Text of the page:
Toppled Reading Primark crane upright again
A crane that toppled and landed on a former Primark store in Reading town centre has been stabilised.
Shops and 60 homes were evacuated after the 60m (197ft) jib landed on the vacant clothing shop in West Street on Saturday afternoon.
No-one was injured but the council provided accommodation for 49 people.
Berkshire Fire Service has stabilised the crane and it is upright again. The jib will be dismantled overnight, Thames Valley Police said.
BW Workplace Experts, which operates the crane, has declined to comment.
Earlier, police said experts from NMT Crane Hire in the Netherlands would assess the crane's jib, which is jammed, and that it could take several days to remove the crane from the scene.
Primark said it was liaising with the relevant authorities.
The building, which is still owned by Primark, previously housed one of its stores. Upstairs offices were in the process of being refurbished by BW Workplace Experts.
The Health and Safety Executive is aware of the "major incident" and is assisting the fire service and Thames Valley Police with their inquiries.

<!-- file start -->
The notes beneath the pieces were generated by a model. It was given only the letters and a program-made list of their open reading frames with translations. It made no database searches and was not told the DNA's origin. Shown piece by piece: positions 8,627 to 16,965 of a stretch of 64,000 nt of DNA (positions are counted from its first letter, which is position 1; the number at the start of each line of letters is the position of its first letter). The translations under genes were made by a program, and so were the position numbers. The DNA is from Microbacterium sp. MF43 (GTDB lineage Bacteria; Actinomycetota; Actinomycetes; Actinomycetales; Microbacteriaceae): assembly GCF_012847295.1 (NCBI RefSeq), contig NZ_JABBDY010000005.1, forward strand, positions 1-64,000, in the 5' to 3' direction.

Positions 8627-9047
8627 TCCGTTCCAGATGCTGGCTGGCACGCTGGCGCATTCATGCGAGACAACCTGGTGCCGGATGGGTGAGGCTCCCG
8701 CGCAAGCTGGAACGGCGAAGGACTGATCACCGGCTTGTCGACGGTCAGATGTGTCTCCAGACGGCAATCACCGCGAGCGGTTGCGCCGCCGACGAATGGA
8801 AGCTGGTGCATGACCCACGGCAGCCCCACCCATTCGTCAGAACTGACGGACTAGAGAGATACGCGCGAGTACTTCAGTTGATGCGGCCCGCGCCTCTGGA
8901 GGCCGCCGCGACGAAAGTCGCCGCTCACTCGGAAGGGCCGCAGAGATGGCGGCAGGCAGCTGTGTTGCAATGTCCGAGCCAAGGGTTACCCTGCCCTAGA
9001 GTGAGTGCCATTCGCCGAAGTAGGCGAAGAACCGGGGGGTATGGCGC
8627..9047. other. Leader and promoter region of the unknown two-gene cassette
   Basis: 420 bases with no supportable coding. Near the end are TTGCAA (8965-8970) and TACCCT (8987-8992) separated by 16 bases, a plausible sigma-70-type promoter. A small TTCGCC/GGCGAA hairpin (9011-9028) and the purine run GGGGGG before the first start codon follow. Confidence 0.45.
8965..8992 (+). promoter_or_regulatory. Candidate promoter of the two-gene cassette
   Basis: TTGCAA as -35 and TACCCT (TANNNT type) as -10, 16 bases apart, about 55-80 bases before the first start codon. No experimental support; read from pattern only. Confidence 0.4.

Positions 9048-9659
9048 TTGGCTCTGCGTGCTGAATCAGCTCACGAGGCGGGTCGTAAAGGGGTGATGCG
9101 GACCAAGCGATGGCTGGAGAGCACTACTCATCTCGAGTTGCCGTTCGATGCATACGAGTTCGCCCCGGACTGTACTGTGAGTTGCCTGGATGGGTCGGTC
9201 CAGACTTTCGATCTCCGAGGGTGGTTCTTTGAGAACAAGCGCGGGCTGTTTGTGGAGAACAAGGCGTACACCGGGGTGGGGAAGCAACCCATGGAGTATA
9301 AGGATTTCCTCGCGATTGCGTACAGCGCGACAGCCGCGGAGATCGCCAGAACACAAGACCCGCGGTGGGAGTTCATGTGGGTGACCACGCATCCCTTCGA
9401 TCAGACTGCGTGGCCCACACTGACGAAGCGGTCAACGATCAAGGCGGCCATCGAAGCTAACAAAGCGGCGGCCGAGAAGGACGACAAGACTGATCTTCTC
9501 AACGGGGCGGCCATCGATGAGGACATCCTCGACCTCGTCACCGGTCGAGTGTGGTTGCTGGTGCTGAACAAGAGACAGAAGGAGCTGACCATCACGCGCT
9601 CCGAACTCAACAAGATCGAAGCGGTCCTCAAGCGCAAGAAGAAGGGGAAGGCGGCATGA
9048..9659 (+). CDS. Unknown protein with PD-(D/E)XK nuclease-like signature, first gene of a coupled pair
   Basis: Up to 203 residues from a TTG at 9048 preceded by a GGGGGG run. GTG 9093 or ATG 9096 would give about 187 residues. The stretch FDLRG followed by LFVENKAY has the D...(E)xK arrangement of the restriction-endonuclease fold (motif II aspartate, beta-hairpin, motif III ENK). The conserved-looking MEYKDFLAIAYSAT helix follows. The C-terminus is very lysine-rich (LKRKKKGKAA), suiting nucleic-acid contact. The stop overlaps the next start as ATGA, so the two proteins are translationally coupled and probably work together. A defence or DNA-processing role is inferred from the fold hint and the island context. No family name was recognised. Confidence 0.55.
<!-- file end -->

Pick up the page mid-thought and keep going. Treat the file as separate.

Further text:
West Street has reopened to pedestrians, apart from the section between the affected building and Friar Street.
Supt Robert France apologised for the disruption to residents and said anyone requiring essential items from their homes should speak to officers at the cordon.
"A small number of properties in West Street… remain inaccessible due to ongoing work to recover the crane. We apologise for any inconvenience to residents, however our main priority is your safety."
Residents of Cheapside and Oxford Road, and some in West Street, have been allowed to return to their homes.
Brent Dyson, from Reading Borough Council, said: "We've been receiving evacuees at the cordon all night… so we've maintained a presence here, receiving those evacuees, transporting them to our evacuation centre which is a local hotel.
"We needed to give people shelter from the weather, which was pretty bad last night. There were some parents with children so we just needed to get them off the streets, which we did.
"Luckily the Greyfriars church over the road had opened their doors and helped us receive the evacuees in the very, very short term."
Huib Steenbergen, who lives in the McIlroys building on Oxford Road, said: "People at Greyfriars church gave us tea and we slept in a hotel. I can't stress how grateful we are."
A Primark spokesperson said: "The safety of all staff and members of the public present at the site is our first priority.
"Primark is liaising with the relevant authorities to understand the cause of the incident."